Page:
White-collar worker Yamashita finds out that his wife has a lover visiting her when he’s away, suddenly returns home and kills her. After eight years in prison, he returns to live in a small village, opens a barber shop (he was trained as a barber in prison) and talks almost to no-one except for the eel he “befriended” in prison. One day he finds the unconscious body of Keiko, who attempted suicide and reminds him of his wife. She starts to work at his shop, but he doesn’t let her become close to him.
Rookie movie director Koichi and his crew travels to the mountain village of Yamamura to film his next movie. The villagers are eventually enlisted to help film the movie and, in particular, 60-year-old lumberjack Katsuhiko helps against his will.
After one of their friends commits suicide, strange things begin happening to a group of young Tokyo residents. One of them sees visions of his dead friend in the shadows on the wall, while another’s computer keeps showing strange, ghostly images. Is their friend trying to contact them from beyond the grave, or is there something much more sinister going on?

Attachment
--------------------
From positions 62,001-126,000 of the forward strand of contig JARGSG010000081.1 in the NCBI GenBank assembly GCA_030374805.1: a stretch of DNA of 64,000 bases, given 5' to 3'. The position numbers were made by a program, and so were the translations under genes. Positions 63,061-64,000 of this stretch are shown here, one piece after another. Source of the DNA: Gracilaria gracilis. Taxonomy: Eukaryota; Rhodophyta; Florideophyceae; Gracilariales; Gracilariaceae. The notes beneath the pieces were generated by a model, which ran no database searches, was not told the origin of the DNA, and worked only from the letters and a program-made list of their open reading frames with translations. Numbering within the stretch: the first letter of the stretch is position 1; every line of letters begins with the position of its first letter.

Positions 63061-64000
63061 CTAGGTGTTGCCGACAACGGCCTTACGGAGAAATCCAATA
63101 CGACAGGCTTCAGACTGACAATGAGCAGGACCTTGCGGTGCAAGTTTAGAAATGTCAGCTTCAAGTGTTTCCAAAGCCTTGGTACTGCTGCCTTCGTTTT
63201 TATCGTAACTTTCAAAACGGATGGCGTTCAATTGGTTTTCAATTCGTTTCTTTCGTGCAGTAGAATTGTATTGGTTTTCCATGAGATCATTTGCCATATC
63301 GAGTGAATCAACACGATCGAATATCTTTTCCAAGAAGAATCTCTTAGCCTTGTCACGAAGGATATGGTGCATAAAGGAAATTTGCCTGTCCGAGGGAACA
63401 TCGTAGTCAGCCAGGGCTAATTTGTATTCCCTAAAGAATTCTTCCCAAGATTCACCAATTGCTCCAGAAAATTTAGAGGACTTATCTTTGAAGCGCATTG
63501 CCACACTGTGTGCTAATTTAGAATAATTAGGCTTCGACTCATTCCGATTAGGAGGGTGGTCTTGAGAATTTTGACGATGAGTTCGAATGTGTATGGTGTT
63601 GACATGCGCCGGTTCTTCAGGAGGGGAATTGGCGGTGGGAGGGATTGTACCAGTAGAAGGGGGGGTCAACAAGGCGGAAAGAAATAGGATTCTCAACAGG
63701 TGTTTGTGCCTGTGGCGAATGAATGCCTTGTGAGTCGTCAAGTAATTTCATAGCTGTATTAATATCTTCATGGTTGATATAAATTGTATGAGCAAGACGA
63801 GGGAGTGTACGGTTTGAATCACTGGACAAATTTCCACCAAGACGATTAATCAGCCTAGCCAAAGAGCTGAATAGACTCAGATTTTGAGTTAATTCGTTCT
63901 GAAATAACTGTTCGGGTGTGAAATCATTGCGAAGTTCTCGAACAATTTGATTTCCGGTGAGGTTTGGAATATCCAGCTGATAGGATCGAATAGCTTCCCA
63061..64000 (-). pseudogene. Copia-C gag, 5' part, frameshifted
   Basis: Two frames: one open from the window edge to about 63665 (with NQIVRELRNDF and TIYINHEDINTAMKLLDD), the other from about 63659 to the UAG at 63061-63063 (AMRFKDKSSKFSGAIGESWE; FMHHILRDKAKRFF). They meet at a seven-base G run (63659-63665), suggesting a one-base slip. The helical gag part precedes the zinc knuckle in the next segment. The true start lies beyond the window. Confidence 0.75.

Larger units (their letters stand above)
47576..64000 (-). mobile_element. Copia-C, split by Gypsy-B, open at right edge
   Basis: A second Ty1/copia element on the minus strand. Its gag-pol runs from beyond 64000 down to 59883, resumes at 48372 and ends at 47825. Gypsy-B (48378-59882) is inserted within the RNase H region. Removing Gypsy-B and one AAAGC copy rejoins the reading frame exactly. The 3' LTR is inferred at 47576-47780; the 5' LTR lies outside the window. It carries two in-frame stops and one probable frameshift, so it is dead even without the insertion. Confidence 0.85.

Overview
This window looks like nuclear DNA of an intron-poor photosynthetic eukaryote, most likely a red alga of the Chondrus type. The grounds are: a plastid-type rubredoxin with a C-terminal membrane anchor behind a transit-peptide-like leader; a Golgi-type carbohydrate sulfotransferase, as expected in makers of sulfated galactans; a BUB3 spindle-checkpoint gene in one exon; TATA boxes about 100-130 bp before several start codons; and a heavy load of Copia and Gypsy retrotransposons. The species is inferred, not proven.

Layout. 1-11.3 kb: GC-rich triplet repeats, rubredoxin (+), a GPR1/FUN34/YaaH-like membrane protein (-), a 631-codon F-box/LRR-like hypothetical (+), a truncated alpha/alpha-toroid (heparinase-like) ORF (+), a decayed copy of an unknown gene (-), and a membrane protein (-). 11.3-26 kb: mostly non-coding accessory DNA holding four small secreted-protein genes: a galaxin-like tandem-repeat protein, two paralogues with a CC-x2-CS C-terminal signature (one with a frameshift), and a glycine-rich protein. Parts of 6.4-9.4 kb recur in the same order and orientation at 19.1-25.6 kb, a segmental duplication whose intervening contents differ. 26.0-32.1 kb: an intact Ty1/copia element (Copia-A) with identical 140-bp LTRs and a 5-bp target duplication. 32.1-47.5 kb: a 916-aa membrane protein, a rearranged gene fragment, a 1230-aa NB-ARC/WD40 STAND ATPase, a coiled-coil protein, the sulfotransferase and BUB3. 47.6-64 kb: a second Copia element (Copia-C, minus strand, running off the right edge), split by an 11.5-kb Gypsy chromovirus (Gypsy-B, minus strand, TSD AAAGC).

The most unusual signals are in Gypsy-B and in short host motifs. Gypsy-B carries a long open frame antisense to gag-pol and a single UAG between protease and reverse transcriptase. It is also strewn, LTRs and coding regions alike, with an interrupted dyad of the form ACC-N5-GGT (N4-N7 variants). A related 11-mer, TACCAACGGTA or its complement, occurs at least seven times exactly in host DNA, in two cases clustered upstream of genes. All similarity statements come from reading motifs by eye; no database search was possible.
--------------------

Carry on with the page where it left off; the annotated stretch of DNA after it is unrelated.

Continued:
After a tragic incident of violence, a bus driver tries to find two other teen-aged survivors, a brother and sister. In Kyushu, southwest Japan, one hot summer morning, a municipal bus is hijacked. In the carnage only three people survive: the driver, a school girl, and her older brother. Suffering from trauma, the driver disappears. The children withdraw in silence. Two years later, their mother has divorced and their father dies at the wheel of his car. They now live alone in the family home. The driver returns to town and takes up household with the children, who are soon joined by their cousin, a college student on vacation. The body of a murdered woman is discovered on the river bank; and the police suspect the driver. Soon after, he buys an old bus; fits it with beds; and invites the three young people to leave on a trip.